Proposed legislation eliminates caregivers
The reason I'm hearing so much from participants is because of a bill that's recently been introduced in the General Assembly that would eliminate caregivers from the state's medical marijuana program (it's an amendment to the state's Medical Marijuana Act). Instead, the bill proposes licensing two cultivation and distribution centers.
Cornering the market?
Caregivers and patients say they're worried that's a thinly veiled attempt to corner the market on marijuana sales. Peter Petrarca, the lobbyist behind the bill, tells me his client, the newly incorporated Rhode Island Growers and Distributors, simply wants to see stronger regulation of the marijuana grown and sold here. I reached out to Douglas DeSimone, who's listed in public records as the owner of that LLC, but have not heard back from him.
The rhetoric is heating up on both sides.
Enforcing the law
Petrarca told me caregivers weren't regulated, but the cultivation centers would be. Actually, state regulations cover licensing of caregivers and limiting the number of plants they can grow, as well as the number of patients. Exceed those limits, and you're violating state law.
State police have told me they're seeing a rising number of caregivers exceeding that law. They're concerned about the difficulty of enforcing the state's medical marijuana program, knowing which caregivers are following the law and which are growing and potentially selling more than they should.
Petrarca is correct if he means that caregivers aren't inspected or monitored. The state's health department, which runs the medical marijuana program, is not required to inspect them or to monitor or test the safety of medical marijuana products grown and sold in Rhode Island.
But caregivers and patients have been insisting that most participants in the program are simply growing what they need and no more. Given the small number of state police searches of caregiver properties that have resulted in criminal charges, out of the total number of caregivers (more than 3300), that may be true. But it may also be that state police don't have the resources to check up on every single caregiver.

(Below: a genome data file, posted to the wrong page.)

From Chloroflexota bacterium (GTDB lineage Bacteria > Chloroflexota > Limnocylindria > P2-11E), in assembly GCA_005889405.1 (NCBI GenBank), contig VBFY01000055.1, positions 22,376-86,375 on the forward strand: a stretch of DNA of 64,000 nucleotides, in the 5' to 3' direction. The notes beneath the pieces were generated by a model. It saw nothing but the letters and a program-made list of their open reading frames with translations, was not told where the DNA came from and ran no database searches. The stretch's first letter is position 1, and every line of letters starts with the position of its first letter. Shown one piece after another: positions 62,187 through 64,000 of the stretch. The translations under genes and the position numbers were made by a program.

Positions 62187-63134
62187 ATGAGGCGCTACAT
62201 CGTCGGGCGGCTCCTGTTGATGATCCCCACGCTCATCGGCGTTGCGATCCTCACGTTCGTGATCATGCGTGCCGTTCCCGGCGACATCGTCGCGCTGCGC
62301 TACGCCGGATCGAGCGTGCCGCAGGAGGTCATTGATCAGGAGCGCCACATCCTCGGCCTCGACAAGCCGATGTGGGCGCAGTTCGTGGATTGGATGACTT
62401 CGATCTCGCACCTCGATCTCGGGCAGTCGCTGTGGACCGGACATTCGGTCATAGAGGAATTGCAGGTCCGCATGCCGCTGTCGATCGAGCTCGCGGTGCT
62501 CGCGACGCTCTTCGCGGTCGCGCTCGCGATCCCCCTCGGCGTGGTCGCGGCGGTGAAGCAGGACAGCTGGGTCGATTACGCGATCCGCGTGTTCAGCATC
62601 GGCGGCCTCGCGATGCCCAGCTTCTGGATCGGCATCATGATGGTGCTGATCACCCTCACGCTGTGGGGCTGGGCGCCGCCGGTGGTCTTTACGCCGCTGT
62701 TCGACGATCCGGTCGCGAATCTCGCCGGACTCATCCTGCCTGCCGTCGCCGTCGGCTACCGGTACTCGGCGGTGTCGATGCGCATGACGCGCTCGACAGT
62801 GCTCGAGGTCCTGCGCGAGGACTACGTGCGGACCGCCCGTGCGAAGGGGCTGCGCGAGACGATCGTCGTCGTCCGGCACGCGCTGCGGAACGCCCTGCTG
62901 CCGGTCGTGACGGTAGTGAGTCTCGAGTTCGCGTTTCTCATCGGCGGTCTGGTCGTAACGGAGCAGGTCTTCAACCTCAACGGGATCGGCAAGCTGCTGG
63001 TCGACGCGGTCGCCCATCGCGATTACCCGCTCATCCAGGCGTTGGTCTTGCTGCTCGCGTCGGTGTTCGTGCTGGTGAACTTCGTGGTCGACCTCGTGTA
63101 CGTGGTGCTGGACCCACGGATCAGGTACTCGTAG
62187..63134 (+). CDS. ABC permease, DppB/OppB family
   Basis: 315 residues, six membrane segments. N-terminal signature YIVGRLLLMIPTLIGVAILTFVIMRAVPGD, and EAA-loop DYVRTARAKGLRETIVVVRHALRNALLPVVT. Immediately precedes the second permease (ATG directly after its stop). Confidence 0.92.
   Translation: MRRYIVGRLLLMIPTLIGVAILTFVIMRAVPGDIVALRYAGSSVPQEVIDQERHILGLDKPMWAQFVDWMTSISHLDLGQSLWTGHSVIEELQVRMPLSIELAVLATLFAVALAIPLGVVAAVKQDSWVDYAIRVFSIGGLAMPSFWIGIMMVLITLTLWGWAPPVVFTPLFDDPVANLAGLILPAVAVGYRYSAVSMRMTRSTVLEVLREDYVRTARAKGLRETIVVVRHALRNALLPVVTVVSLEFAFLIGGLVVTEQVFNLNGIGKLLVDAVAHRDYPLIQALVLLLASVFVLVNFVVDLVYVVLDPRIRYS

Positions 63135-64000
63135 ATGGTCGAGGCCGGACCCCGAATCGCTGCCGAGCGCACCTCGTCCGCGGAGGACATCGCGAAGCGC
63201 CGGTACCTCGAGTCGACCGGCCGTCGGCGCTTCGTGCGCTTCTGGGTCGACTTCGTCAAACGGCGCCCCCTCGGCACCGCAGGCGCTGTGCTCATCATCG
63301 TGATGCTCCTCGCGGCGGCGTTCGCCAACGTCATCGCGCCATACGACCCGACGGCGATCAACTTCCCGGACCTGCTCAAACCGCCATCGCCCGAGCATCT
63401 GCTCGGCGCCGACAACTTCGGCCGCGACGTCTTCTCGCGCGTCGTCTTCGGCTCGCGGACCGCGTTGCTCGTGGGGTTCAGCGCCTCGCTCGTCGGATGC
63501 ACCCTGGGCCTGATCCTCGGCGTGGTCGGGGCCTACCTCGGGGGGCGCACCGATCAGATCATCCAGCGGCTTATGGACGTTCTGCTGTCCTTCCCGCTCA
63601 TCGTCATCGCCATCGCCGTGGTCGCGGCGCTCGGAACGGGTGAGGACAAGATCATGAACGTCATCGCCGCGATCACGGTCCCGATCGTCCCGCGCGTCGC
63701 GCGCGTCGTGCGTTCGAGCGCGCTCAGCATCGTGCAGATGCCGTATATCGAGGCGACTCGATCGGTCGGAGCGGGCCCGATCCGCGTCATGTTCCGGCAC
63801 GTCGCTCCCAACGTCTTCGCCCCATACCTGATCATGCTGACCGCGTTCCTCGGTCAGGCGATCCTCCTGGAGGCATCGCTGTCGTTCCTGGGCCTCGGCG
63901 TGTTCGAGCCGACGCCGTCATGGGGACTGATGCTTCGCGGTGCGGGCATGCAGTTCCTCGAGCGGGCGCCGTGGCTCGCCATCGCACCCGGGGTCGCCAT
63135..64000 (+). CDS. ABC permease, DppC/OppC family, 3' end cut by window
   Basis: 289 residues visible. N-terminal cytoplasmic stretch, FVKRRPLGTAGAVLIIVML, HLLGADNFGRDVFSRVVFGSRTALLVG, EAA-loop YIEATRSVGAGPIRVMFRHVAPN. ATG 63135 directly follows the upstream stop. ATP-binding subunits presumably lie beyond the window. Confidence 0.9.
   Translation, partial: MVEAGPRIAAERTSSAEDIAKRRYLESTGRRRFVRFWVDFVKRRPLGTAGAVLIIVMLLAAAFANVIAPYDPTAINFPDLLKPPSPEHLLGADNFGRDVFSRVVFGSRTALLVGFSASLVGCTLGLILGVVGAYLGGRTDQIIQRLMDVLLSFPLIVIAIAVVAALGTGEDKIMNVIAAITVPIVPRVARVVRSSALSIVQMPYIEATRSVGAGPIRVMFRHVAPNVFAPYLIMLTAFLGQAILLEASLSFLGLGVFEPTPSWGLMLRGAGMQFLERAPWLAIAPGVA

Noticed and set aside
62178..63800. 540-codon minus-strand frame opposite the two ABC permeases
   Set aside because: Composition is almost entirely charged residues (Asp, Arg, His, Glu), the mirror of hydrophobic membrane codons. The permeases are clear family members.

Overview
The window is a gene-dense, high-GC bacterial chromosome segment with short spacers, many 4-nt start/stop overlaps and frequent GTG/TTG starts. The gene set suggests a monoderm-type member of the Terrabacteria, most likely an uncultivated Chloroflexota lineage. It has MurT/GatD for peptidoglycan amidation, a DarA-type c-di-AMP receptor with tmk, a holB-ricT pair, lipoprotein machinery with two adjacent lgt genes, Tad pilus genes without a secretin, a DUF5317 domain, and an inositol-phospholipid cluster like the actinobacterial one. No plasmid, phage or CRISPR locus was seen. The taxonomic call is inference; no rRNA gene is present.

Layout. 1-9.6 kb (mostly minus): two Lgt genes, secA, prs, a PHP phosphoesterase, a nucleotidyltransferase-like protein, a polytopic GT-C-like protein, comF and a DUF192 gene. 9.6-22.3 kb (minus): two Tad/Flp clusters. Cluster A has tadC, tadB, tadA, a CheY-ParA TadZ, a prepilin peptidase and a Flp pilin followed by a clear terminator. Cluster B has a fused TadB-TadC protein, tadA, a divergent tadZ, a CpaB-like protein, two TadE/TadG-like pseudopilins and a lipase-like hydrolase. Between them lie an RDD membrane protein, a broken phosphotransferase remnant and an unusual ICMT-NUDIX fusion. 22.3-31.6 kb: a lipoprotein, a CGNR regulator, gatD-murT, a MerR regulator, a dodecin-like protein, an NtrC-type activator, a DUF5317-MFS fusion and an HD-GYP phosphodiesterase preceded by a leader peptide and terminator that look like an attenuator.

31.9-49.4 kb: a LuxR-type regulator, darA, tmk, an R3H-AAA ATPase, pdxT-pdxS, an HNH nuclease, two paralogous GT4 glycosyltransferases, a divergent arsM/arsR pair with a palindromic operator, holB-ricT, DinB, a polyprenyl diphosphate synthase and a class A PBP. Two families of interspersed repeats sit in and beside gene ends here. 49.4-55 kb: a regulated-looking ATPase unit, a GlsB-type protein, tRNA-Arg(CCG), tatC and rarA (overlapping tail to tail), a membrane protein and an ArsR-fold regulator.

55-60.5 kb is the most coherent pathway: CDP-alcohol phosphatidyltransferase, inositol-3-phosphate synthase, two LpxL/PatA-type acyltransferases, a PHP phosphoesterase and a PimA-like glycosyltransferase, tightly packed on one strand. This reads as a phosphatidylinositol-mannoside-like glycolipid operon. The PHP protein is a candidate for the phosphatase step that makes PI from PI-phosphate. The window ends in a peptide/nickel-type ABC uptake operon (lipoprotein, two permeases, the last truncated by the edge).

What's clear is that thousands of Rhode Islanders participate in the state's medical marijuana program, many of whom are looking for relief from debilitating conditions.
Is the state's current program, initiated in 2006, working to provide that relief? Patients and caregivers tell me it is.
But should the state be required to monitor the safety of medical marijuana products? The federal government, which normally monitors food and drug safety, won't do it because marijuana is still illegal at the federal level. Some medical marijuana advocates think so. Take this example, from Becky DeKeuster, executive clinical director of Wellness Connection of Maine, a medical marijuana dispensary in Maine. This is from a 2014 story by Seth Koenig in the Bangor Daily News:
"DeKeuster said on Tuesday the state could make progress in terms of product safety by clarifying what it considers acceptable treatments for the plants and by establishing a product-testing program that takes samples from independent caregivers in addition to the state’s dispensaries.
'We really do need a lab licensing program as a piece of our regulatory framework,' she said. 'That would benefit patients in the end. They would be assured of contaminant-free medicine. That’s something we should definitely work on, getting some independent third-party lab testing up and running.'"
But a medical marijuana advocacy group called Americans for Safe Access says that kind of monitoring isn't necessary. They say patients need to be able to grow their own marijuana, or have access to someone who grows it on their behalf, to keep it affordable and easy to obtain. Big cultivation operations, like the ones proposed in pending legislation in Rhode Island, add overhead costs and sideline individual patients' needs, Americans For Safe Access reports.
Legalization - a game changer?
And what would happen if state lawmakers succeed in passing legislation, on the table once again, to legalize marijuana - medical and otherwise? Growers big and small would be poised to make money. The state would collect some much needed tax revenue.
But the state-federal conflict over marijuana laws would remain. State police might find themselves faced with a greater burden enforcing laws governing even legalized marijuana.
Many advocates would say fewer people would end up unnecessarily in jail over small marijuana-related offenses.
Would medical marijuana patients find more options, or fewer, for the relief they seek? That's unclear to me. I'll continue tracking the proposed legislation, and welcome your comments.